Why the sudden spate of personal feuds and policy whiplash? It is often a fool's errand to make guesses at the reasoning behind Trump's actions, but these latest moves do coincide with the emergence of a storyline that could threaten the future of his presidency: growing fears of a forthcoming recession.
In a survey conducted by the National Association for Business Economics this week, 74% of economists predicted that the U.S. would face a recession by the end of 2021, after recent volatility in the financial markets. While the president and his advisers have downplayed these fears in public, they are reportedly fretting about economic woes in private as well: according to Politico, acting White House chief of staff Mick Mulvaney acknowledged the possibility of a coming recession at a GOP fundraising luncheon this week.
The White House's response to the potential economic downturn — like its messaging on the Denmark visit, gun control legislation, and other issues — has been mixed in other ways as well. The Washington Post reported on Monday that Trump and his advisers were discussing "whether to push for a temporary payroll tax cut as a way to arrest an economic slowdown," a suggestion the White House promptly denied. "Cutting payroll taxes is not something under consideration at this time," a spokesperson said in a statement to The Post. But the president confirmed on Tuesday that he has been exploring a payroll tax cut "for a long time," a sign that he and his team are worried about an economic slowdown, despite their public statements of confidence.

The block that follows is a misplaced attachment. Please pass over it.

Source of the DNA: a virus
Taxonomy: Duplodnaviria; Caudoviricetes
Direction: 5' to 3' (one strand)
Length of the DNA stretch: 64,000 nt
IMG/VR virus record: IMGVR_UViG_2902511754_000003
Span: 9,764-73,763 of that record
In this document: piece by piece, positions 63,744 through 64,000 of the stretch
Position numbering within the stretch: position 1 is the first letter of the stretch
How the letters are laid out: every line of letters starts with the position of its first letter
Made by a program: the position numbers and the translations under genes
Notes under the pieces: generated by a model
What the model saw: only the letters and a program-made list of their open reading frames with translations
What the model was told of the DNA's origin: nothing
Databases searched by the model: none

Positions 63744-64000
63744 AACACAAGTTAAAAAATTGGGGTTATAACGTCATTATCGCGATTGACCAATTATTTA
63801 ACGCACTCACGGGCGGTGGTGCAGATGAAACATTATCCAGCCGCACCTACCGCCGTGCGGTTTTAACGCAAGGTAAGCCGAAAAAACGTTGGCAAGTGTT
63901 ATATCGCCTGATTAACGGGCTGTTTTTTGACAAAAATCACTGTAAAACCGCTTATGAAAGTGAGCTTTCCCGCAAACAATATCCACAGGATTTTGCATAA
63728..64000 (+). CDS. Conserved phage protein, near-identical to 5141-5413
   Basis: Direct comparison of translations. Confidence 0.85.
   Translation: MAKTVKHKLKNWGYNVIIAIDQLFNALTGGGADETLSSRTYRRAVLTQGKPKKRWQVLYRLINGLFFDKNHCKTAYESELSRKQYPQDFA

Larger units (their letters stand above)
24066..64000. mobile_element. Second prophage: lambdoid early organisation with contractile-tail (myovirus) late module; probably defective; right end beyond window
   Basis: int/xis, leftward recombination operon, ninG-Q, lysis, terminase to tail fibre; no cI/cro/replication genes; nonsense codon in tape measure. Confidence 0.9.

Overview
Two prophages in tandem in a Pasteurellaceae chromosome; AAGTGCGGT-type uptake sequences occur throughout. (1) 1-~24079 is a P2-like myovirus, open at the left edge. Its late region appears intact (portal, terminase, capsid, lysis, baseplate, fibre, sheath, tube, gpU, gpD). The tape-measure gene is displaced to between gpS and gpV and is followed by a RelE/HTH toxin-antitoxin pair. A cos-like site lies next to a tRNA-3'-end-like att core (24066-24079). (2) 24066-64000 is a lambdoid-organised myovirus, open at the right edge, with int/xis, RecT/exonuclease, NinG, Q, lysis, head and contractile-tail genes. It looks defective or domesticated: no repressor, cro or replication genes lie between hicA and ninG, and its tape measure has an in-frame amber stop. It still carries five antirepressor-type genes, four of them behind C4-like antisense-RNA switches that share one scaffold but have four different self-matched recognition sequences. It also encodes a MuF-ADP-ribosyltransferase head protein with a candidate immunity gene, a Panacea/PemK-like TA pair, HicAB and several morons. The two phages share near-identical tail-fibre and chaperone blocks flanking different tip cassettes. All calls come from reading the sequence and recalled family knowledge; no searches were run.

Although he has taken credit for the success of the economy in the past, he has also taken steps this week to pass off the blame for its current state to various targets. In tweets this morning, he suggested that the "Fake News LameStream Media" is attempting to "create" a recession, "even though the numbers & facts are working totally in the opposite direction," and complained yet again about the Federal Reserve's interest rates, likening his own Fed chair, Jay Powell, to a "golfer who can't putt."
The swirl of recent feuds and flip-flops are all taking place in the backdrop of the 2020 campaign, as 23 Democrats compete for the opportunity to face President Trump next fall, a contest that could swing against him if the current economic trends continue. And Trump faces opposition not only from the Democrats but within his own party as well: a growing number of Republicans are "feeling new urgency" to mount primary challenges against him (or at least consider doing so), according to The Washington Post, including former Reps. Joe Walsh (R-IL) and Mark Sanford (R-SC), former Sen. Jeff Flake (R-AZ), and former Gov. John Kasich (R-OH).